Daniels' debut concerns Barb Barrett, a woman who’s hit rock bottom.
Barb’s marriage is over, and she's lost custody of her two young children. To make things grimmer yet, her husband ("the experson") has taken up romantically with the social worker assigned to their case. Reduced to making ends meet by answering letters sent to a local dairy ("We do not have 'free range' cows, as you suggest, because of the danger it would pose to motorists as well as to the cows themselves…"), Barb moves into a drafty, dreary house once occupied by Vladimir and Vera Nabokov, and soon—trying to find space for her daughter's extensive handbag collection—she finds, secreted in a chest of drawers, a novel manuscript that she decides must be (despite its being, it seems, a baseball book/love story about Babe Ruth) a lost Nabokov novel. This discovery leads to Barb's plan to remake herself: first as an author of "mature romances," second as the proprietor of a high-end cathouse that caters—under the thin guise of a) a day spa and b) an experiment in human ecology—to the neglected middle-aged women of her town (a reimagined version of Ithaca, N.Y.). In time she also embarks on a love affair of her own with a virile, buff-chested carpenter named Greg Holder. If this sounds like standard romance, it is and it isn't. The Nabokovian stuff is a feint toward literariness that goes nowhere, and the novel's conceit is by the numbers, the plot a bit creaky and a lot contrived. But Daniels largely succeeds anyway, thanks to Barb's sardonic, perceptive voice.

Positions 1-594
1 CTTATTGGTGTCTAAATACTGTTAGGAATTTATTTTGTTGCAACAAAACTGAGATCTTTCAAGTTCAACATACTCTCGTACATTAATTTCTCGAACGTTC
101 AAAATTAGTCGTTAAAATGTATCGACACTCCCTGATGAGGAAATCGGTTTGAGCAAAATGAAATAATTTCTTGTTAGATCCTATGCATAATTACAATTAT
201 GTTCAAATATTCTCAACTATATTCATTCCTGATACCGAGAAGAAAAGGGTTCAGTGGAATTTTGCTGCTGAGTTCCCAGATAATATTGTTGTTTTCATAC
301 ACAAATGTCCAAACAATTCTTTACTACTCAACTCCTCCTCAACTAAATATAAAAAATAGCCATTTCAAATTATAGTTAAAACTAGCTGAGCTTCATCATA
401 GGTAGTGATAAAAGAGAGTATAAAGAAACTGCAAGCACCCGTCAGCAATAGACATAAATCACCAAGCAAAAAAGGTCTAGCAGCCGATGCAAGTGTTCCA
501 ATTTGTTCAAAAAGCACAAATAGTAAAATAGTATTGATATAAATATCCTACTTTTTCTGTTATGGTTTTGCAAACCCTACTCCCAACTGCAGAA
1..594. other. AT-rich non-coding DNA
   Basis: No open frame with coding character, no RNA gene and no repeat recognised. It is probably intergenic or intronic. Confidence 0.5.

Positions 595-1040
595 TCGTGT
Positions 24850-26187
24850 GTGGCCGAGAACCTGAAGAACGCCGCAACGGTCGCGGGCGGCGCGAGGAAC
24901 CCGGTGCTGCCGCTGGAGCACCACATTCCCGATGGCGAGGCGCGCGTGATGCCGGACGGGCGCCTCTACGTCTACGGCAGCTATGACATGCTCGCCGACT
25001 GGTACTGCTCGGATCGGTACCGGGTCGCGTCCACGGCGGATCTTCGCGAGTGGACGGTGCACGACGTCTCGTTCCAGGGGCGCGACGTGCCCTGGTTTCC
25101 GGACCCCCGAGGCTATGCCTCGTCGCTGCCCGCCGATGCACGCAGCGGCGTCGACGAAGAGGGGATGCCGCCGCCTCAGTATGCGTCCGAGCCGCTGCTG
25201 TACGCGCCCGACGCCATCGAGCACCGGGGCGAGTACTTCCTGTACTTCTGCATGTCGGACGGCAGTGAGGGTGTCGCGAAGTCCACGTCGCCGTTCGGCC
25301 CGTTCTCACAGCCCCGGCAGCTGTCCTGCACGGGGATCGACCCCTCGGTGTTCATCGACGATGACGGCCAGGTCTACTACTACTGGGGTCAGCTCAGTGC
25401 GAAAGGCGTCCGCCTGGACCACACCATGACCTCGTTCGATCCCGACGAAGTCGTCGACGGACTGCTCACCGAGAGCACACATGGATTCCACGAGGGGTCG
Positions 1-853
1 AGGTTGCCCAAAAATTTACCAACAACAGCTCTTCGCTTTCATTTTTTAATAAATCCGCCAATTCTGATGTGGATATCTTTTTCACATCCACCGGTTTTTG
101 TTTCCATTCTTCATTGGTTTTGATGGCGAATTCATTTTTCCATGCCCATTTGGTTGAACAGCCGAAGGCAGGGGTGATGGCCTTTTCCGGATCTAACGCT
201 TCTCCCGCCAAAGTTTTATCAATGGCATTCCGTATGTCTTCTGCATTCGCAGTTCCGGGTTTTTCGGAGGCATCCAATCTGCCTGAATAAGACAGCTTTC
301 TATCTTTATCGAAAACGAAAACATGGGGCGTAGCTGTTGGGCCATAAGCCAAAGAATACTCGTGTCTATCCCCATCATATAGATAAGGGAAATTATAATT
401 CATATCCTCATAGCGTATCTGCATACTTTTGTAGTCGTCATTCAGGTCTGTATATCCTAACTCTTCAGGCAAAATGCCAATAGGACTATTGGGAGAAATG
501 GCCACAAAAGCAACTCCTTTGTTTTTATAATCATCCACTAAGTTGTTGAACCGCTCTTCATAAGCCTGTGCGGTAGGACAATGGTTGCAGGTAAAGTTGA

Barb is fine company—blunt, mordantly funny, with a winning combination of ruthlessness and warmth.